We next examine the differences in the inferred posterior parameter PDFs between the additive and embedded error models. To reiterate, the key difference between the two approaches are the embedded errors which explicitly allow the calibrated models to reflect the inherent variability in the mechanical responses using parametric variability. In contrast, calibration with solely an additive error attributes variability in the observed quantities (i.e. engineering stress) to an additive error term which is not connected directly to the variability of any particular parameter. We focus on the two parameters that are selected to carry an embedded error in the optimal model according to the model selection study (see Sec. 5.2). Those parameters are the yield strength, , and cross-sectional area correction factor, . Fig. 5 shows the posterior PDFs for the two parameters obtained using the additive and embedded error approach. We highlight the following key observations:
It is obvious that the embedded approach attributes a significant amount of variability in yield strength based on the data while the additive approach results in smaller uncertainty. In effect, the distribution in the additive approach converges to a delta distribution at the best average value for , since the parameter is treated as an unknown constant rather than a random variable. The width of the distribution in the additive approach characterizes the lack of data (not the inherent material variability), while the embedded approach converges to a (non-degenerate) distribution characterizing the range of that help explain the observed variability.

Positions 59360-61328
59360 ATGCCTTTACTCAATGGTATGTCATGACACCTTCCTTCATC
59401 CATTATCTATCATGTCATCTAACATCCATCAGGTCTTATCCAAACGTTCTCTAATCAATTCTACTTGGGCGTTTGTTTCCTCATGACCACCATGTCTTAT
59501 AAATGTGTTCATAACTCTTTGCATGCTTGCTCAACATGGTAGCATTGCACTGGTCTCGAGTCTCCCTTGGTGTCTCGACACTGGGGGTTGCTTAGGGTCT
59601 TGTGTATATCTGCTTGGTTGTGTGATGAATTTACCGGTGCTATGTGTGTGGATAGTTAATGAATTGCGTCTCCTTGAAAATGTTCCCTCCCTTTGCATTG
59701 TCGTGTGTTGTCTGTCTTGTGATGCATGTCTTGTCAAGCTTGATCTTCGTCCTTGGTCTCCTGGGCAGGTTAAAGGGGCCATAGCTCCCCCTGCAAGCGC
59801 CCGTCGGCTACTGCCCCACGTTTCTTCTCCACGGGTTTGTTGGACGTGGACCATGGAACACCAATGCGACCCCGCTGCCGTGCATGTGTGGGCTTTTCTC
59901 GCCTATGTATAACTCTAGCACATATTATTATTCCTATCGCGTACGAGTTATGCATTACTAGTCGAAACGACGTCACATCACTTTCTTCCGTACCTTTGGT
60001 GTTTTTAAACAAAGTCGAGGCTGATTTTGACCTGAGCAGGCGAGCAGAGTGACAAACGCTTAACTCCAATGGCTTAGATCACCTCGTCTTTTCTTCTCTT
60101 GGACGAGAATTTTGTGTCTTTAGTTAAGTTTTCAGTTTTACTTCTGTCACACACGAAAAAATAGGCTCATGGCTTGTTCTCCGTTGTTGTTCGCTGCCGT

Likewise, the difference in the two approaches is readily apparent in the distributions of the cross-sectional area correction factor shown in Fig. 5. Although the mean estimate for is more or less the same using the two approaches, the uncertainty (reflected in the support of the PDFs) is larger for the embedded error approach and is interpretable as the variation of a physical parameter responsible for the inconsistent mechanical response.
5.4 Predictions under uncertainty
In this section, we will examine the predictions obtained using the optimal model (see previous model selection sections) with embedded model error in yield strength, , and the cross-sectional area correction factor, . We also examine the predictions obtained using the 5-parameter model with a purely classical additive model error, . We obtain 150 posterior predictive realizations of the stress-strain curves from both models as shown in Fig. 6 reflecting the uncertainty in the calibrated parameters and the embedded error terms (for model ). The top row shows the results obtained by sampling the joint posterior parameter PDF of the parameters , and pushing these samples through the model only; while the middle row shows the results with the contribution of the additive error term. These results highlight the differences between the additive and embedded error approach in characterizing material variability effects on mechanical responses:
It is evident from comparing Fig. 6a,c (additive error) and Fig. 6b,d (embedded error) to the data shown in Fig. 6e that the embedded error approach yields a suitable representation where the variability of the response is determined by the variability of the material parameters (with the aid of embedded parametric distributions).
The additive approach yields a tight envelope of predictions, and the full variability is only captured by the additive error term, which results in over-estimation of the predictive uncertainty.